If you’re reading this blog post, you’ve likely had your fair share of Thanksgiving dinners and know how much food is being wasted at the end of the day. So, the next time you are preparing for the Thanksgiving feast, think about the amount of food waste you and your family generated last year and adjust your Thanksgiving portions accordingly, so that you start off with fewer ingredients and by default will decrease the amount of food waste your household will generate at the end of your meal. Research has also shown that buying your ingredients in bulk actually causes your household to generate more food waste due to the larger quantities of food you now have available in your home, as such you should consider visiting the grocery store every few days as an alternative to bulk buying to reduce your potential food waste. Additionally, if you’re the type of person who might be tempted to impulse buy snacks or food that you don’t eat and will end up just throwing away, make a list or grab a friend to shop with so that you and they can hold yourself accountable and prevent you from impulse buying those snacks the next time you go on a grocery run.
Make sure you know how to properly store the leftovers from your Thanksgiving meal, or any other meal for that matter, so that you can reheat it for your next meal. Improperly storing your food is a significant contributor to food waste, as it can cause your food to spoil or rot prematurely, which just leads to most of us throwing previously edible food out. Knowing which types of foods need to be stored in the refrigerator, dry pantry, in a sealed container, away from sunlight, and so on could substitute anywhere between 1-3 of your meals the following week, saving yourself time and money, and you will be reducing food waste that is caused as a result of improper storage of food.
If you have untouched leftovers from Thanksgiving, meaning you or your family’s saliva hasn’t touched the food in any way, and you don’t want to eat the food as leftovers for the entirety of the next week, consider donating the extra leftovers to a shelter or your local soup kitchen. There are shelters and soup kitchens around the country who are more than happy to accept untarnished perishable food, which means you’ll not only be reducing the amount of food waste your household generates but by giving back to your community and helping out people in need who are a part of your community as well. Make sure to contact your local shelter/soup kitchen beforehand to see what kinds of food you can donate as well as their procedures for donating the food, especially now during the global COVID-19 pandemic, to ensure the food you end up donating can be accepted and won’t end up getting thrown out at the shelter either.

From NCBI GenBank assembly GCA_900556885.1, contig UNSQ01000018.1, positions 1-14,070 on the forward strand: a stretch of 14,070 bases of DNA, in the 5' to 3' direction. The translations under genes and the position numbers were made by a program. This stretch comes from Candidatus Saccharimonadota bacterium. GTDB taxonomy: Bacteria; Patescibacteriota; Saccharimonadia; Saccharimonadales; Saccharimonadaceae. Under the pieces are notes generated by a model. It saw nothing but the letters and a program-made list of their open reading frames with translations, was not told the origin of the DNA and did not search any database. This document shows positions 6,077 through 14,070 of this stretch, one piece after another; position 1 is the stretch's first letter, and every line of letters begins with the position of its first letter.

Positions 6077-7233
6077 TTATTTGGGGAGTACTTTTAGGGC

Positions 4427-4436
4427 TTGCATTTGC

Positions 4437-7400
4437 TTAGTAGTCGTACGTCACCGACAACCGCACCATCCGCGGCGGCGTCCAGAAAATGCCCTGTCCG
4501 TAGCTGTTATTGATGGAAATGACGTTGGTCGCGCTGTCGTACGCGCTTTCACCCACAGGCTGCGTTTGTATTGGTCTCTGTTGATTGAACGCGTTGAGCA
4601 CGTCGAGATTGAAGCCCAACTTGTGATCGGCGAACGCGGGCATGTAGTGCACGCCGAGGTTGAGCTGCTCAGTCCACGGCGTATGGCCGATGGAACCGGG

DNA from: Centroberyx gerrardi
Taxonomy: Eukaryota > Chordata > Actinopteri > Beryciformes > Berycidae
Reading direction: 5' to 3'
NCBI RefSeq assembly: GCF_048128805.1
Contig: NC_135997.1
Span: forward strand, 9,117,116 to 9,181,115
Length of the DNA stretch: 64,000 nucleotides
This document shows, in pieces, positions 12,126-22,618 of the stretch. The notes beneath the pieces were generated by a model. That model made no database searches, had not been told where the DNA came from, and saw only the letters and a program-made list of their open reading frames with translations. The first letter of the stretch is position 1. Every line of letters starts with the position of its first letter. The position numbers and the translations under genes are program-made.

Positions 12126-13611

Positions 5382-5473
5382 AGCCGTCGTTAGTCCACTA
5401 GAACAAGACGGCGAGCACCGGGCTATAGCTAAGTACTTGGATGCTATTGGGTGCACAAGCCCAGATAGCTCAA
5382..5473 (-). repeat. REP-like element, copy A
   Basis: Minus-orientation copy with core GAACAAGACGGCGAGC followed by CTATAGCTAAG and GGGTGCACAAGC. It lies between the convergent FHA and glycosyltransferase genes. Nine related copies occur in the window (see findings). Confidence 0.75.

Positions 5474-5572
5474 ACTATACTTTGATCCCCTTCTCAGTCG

If none of the options above appeal to you, or the food you have leftover is inedible, then consider composting the leftovers your family has at the end of your Thanksgiving meal. According to Food and Agriculture Organization of the United Nations, composting your leftovers and inedible food can potentially divert up to 150 kg of food waste per household annually from the local landfills and garbage collection facilities, which should be enough to give you the incentive to start composting at home. As an additional bonus, you can also use the compost to fertilize the plants you already have at home, or use the newly made compost and the seeds from produce you’ve bought and brought home to start growing your own fruits and vegetables in the backyard.
As you can see, there are multiple ways in which you can reduce food waste and do your part to minimize the food waste problem in the United States, and what a better time to start than during Thanksgiving! Hopefully, as the holiday season approaches you’ll be able to try some of these tips out and let us know if they helped you and your household reduce the amount of food waste generated by your Thanksgiving dinner this year. If you want to learn more about food waste, ways to minimize your environmental footprint, or just environmentalism and sustainability in general, be sure to subscribe to our newsletter, stay tuned for more blog posts, and follow us on Instagram @wellmadewrld !